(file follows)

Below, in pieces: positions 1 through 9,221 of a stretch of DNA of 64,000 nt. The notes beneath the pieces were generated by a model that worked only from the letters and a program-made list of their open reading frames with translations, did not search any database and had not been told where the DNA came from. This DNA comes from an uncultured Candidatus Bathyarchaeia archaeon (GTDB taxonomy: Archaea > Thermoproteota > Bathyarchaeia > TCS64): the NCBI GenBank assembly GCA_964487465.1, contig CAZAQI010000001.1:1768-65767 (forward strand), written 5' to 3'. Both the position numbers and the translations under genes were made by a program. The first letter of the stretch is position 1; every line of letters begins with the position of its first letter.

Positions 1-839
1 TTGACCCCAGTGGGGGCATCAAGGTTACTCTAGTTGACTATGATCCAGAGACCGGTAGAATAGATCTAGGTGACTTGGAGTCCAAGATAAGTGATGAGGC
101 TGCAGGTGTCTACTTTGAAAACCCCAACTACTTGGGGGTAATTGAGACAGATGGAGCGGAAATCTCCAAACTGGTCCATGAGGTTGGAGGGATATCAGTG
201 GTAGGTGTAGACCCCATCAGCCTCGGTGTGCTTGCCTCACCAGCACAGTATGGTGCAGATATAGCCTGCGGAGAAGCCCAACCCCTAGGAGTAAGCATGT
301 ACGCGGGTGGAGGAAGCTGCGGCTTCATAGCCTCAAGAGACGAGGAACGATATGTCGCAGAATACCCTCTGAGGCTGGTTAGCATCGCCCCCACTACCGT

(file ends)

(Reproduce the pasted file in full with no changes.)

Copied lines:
Below, in pieces: positions 1 through 9,221 of a stretch of DNA of 64,000 nt. The notes beneath the pieces were generated by a model that worked only from the letters and a program-made list of their open reading frames with translations, did not search any database and had not been told where the DNA came from. This DNA comes from an uncultured Candidatus Bathyarchaeia archaeon (GTDB taxonomy: Archaea > Thermoproteota > Bathyarchaeia > TCS64): the NCBI GenBank assembly GCA_964487465.1, contig CAZAQI010000001.1:1768-65767 (forward strand), written 5' to 3'. Both the position numbers and the translations under genes were made by a program. The first letter of the stretch is position 1; every line of letters begins with the position of its first letter.

Positions 1-839
1 TTGACCCCAGTGGGGGCATCAAGGTTACTCTAGTTGACTATGATCCAGAGACCGGTAGAATAGATCTAGGTGACTTGGAGTCCAAGATAAGTGATGAGGC
101 TGCAGGTGTCTACTTTGAAAACCCCAACTACTTGGGGGTAATTGAGACAGATGGAGCGGAAATCTCCAAACTGGTCCATGAGGTTGGAGGGATATCAGTG
201 GTAGGTGTAGACCCCATCAGCCTCGGTGTGCTTGCCTCACCAGCACAGTATGGTGCAGATATAGCCTGCGGAGAAGCCCAACCCCTAGGAGTAAGCATGT
301 ACGCGGGTGGAGGAAGCTGCGGCTTCATAGCCTCAAGAGACGAGGAACGATATGTCGCAGAATACCCTCTGAGGCTGGTTAGCATCGCCCCCACTACCGT